Their maritime importance compelled Narses, the imperial commander, to seek their aid in transporting his army from Grado; and when the Paduans appealed to the Eunuch to restore their rights over the Brenta, the Venetians replied by declaring that islands of the lagoon and the river mouths that fell into the estuary were the property of those who had rendered them habitable and serviceable.
When Ezzelino met his death, in 1259, Padua enjoyed a brief period of rest and prosperity: the university flourished; the basilica of the saint was begun; the Paduans became masters of Vicenza.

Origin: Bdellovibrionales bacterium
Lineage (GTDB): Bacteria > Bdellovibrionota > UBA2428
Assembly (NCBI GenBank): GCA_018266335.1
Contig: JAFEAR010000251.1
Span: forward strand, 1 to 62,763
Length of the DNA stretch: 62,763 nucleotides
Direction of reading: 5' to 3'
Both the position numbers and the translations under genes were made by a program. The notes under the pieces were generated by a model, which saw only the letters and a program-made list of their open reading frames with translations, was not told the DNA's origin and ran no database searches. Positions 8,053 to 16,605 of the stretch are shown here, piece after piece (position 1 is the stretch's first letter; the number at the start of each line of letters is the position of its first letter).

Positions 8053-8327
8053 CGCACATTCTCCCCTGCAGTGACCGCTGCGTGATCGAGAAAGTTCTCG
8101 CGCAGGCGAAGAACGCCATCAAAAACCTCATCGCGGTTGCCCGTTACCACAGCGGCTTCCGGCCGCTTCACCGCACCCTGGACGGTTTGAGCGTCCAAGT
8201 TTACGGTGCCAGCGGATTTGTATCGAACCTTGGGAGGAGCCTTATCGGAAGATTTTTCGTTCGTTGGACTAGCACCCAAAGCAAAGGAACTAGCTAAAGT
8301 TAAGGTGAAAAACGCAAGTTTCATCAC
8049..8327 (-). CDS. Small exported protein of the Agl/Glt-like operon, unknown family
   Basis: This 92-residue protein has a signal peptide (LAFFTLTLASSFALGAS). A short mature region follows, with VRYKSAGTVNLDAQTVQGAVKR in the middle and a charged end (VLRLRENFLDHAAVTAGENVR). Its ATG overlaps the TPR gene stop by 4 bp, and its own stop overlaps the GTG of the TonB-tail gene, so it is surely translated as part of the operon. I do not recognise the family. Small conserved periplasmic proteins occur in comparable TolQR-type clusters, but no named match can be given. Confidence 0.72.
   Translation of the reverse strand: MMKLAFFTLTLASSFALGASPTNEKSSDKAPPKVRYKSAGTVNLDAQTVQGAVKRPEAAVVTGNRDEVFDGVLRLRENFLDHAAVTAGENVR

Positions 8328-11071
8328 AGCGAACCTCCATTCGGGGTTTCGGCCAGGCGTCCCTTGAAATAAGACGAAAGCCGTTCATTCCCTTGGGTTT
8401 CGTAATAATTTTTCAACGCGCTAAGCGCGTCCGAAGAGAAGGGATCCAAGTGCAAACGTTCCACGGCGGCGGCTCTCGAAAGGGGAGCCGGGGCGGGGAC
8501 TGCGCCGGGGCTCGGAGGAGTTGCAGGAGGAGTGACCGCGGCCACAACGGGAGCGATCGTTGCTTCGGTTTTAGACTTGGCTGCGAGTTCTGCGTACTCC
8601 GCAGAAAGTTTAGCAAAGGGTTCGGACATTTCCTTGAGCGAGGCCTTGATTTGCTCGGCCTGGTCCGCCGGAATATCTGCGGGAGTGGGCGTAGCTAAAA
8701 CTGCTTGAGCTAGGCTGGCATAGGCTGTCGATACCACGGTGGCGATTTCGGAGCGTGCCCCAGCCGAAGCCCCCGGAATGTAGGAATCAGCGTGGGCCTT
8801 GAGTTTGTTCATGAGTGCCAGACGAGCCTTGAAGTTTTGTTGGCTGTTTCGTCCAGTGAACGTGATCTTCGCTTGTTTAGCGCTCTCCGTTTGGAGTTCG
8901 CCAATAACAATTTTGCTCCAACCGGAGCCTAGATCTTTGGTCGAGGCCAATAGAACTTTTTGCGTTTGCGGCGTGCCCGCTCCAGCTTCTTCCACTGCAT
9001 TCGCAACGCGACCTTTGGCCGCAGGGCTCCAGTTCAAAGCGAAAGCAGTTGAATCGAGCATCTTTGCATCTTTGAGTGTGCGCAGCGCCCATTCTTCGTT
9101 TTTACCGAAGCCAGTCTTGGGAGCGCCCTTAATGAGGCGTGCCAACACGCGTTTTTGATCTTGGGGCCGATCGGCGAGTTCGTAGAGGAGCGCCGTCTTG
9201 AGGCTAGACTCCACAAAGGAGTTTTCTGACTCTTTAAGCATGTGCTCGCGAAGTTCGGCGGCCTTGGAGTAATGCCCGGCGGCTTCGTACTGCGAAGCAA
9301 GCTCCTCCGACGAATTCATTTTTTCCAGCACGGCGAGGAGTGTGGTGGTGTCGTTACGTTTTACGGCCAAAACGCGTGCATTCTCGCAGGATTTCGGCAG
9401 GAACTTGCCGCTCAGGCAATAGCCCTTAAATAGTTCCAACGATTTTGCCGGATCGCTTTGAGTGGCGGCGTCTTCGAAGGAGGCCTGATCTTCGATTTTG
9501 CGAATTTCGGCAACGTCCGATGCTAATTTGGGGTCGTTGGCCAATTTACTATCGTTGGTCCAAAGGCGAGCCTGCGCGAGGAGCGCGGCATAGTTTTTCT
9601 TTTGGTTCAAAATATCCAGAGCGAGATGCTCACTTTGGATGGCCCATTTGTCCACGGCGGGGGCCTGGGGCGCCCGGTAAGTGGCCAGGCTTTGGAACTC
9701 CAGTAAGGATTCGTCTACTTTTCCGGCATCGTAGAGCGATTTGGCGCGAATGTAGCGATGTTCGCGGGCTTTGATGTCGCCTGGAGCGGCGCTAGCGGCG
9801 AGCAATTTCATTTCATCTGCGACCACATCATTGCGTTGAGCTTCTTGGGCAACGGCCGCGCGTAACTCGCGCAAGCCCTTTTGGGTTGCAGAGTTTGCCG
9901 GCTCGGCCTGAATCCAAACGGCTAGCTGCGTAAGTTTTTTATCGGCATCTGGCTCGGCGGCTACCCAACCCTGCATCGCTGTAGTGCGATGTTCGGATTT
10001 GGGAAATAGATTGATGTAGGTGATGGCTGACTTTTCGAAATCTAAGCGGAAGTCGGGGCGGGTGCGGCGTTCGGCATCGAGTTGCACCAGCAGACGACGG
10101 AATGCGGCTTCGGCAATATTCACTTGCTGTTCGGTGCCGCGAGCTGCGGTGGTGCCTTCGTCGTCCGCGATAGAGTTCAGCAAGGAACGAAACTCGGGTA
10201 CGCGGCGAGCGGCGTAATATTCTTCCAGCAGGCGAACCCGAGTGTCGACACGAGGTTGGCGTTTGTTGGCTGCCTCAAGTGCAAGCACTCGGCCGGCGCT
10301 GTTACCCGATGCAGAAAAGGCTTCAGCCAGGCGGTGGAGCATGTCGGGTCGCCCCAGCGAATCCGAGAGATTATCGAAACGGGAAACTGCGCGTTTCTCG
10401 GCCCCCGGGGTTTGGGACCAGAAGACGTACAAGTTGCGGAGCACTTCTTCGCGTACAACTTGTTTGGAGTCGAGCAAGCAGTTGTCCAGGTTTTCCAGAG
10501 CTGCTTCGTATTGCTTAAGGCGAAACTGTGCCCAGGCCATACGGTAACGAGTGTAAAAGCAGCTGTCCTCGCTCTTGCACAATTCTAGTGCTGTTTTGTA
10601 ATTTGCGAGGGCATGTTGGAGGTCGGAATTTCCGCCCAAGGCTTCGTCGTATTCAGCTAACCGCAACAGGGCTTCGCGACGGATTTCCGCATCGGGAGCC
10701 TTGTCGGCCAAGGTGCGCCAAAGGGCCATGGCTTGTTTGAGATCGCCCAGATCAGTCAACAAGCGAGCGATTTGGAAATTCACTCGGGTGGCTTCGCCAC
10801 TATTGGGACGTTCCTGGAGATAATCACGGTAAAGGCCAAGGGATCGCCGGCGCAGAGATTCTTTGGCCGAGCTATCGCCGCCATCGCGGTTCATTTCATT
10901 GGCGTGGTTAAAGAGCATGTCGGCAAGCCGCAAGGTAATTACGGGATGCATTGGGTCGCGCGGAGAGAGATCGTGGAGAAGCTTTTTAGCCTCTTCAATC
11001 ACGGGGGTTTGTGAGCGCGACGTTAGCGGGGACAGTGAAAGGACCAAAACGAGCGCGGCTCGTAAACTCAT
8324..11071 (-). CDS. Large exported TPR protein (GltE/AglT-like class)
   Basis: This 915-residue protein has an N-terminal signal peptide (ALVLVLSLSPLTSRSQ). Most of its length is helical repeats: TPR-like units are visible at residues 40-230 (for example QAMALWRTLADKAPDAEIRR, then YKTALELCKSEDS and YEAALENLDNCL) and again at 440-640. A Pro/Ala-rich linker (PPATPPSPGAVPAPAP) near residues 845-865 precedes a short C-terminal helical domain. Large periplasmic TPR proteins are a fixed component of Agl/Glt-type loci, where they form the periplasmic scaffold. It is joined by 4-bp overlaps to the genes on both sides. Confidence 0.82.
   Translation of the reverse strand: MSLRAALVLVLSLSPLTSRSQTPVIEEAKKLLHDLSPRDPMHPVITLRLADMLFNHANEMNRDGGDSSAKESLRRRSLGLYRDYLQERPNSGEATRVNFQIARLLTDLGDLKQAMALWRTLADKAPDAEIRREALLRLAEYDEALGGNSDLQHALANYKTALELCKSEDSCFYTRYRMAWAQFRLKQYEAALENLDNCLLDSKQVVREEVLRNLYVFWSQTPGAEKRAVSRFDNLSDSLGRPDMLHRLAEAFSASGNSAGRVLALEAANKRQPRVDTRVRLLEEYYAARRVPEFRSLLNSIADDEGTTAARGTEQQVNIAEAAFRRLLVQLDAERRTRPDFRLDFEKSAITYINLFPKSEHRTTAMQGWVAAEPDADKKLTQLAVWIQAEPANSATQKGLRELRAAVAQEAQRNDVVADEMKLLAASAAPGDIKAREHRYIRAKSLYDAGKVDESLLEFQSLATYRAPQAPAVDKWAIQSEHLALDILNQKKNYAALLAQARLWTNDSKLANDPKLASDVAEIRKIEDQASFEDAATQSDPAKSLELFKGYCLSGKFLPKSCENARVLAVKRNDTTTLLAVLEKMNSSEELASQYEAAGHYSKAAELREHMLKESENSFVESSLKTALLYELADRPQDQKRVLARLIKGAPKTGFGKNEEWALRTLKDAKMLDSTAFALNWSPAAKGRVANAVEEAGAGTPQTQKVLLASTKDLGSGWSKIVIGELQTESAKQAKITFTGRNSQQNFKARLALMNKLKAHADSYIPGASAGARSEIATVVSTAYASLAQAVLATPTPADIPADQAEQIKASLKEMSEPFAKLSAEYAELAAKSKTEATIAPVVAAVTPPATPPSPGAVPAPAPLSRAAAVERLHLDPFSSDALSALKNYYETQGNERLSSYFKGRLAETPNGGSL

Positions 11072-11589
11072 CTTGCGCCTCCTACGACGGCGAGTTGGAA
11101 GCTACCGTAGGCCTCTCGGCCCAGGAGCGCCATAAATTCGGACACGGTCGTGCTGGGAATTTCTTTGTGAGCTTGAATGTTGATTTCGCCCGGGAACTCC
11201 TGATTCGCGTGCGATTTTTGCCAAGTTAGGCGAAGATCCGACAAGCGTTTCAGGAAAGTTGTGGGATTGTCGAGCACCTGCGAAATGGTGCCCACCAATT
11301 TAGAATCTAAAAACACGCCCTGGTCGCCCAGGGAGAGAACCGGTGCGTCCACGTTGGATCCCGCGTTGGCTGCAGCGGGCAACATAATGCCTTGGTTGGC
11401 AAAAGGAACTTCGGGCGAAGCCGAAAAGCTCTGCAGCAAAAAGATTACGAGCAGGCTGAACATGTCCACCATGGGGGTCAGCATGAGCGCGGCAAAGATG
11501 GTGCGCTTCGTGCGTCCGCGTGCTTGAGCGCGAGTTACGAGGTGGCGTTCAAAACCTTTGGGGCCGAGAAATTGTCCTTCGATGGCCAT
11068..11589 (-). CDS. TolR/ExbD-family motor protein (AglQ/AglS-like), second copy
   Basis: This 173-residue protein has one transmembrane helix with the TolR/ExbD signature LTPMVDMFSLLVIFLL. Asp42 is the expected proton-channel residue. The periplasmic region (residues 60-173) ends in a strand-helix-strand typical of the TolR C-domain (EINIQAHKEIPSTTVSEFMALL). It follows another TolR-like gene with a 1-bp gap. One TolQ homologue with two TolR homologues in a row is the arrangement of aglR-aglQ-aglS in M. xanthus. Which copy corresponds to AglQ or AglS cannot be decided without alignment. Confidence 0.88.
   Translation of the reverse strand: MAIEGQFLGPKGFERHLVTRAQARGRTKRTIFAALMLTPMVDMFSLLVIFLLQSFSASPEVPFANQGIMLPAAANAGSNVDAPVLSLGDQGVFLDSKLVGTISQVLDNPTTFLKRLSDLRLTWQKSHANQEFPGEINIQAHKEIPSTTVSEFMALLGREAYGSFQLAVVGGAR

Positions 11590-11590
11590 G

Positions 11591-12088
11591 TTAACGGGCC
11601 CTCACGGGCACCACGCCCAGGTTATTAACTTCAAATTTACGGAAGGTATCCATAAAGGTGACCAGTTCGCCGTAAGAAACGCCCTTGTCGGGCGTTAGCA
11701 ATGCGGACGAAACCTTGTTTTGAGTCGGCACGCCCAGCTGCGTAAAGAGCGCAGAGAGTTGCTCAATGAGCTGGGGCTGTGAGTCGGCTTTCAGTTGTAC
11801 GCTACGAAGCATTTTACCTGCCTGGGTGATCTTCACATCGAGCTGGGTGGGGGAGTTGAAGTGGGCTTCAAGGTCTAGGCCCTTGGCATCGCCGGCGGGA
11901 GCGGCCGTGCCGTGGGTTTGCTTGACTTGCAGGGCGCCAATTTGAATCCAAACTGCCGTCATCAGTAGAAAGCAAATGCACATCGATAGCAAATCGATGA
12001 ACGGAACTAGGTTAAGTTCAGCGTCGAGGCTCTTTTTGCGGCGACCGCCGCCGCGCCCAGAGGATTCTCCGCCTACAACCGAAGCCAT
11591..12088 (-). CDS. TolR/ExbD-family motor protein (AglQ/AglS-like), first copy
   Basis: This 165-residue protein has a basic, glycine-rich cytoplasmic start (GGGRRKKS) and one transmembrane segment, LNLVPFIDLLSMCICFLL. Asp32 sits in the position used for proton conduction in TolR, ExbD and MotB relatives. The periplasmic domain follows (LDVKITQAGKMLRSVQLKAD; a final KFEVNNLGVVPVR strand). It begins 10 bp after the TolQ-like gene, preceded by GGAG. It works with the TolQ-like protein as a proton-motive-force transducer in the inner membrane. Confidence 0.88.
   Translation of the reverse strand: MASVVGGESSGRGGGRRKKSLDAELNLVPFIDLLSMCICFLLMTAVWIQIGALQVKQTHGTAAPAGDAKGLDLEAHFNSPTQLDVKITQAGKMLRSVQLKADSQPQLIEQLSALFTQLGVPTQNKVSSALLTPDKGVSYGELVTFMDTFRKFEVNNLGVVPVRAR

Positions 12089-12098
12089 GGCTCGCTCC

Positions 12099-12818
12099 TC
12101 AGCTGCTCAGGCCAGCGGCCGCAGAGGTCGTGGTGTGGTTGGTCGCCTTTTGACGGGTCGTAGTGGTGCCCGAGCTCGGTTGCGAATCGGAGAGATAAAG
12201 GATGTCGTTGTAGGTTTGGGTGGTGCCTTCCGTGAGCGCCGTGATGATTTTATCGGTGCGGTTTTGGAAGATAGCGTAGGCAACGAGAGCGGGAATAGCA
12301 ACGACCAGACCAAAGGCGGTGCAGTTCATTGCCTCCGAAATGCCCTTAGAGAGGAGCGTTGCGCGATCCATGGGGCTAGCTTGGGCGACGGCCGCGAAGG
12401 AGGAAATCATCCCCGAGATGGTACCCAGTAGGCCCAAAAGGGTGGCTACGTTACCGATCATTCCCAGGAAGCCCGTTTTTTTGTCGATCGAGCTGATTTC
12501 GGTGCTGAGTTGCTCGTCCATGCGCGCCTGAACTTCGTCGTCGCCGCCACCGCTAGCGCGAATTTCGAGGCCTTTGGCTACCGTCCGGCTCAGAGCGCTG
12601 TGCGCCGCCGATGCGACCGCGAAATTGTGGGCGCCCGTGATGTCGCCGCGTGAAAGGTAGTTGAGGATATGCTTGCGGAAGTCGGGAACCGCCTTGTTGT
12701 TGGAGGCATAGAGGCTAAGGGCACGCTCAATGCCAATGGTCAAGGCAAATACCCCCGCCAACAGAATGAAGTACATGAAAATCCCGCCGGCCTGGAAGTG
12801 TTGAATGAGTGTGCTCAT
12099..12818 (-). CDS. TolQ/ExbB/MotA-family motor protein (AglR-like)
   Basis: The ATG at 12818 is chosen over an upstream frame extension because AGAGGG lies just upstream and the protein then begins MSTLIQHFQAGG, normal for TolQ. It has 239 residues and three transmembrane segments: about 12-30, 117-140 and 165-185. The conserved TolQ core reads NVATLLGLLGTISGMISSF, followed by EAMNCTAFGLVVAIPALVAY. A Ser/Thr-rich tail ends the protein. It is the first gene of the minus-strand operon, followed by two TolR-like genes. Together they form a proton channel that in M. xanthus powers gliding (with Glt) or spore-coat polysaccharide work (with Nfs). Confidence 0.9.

The treasury was managed by two chamberlains; and every five years the Paduans sent one of their nobles to reside as nuncio in Venice, and to watch the interests of his native town.
Another Jacopo led the Paduans in 1312 against Cangrande della Scala, lord of Verona, and though taken prisoner managed to negotiate a peace in 1318.
To put an end to the perpetual civil strife the Paduans elected him their lord, and he seems to have governed well, leaving the city at his death (1324) to his nephew Marsiglio, a man famed for his cunning.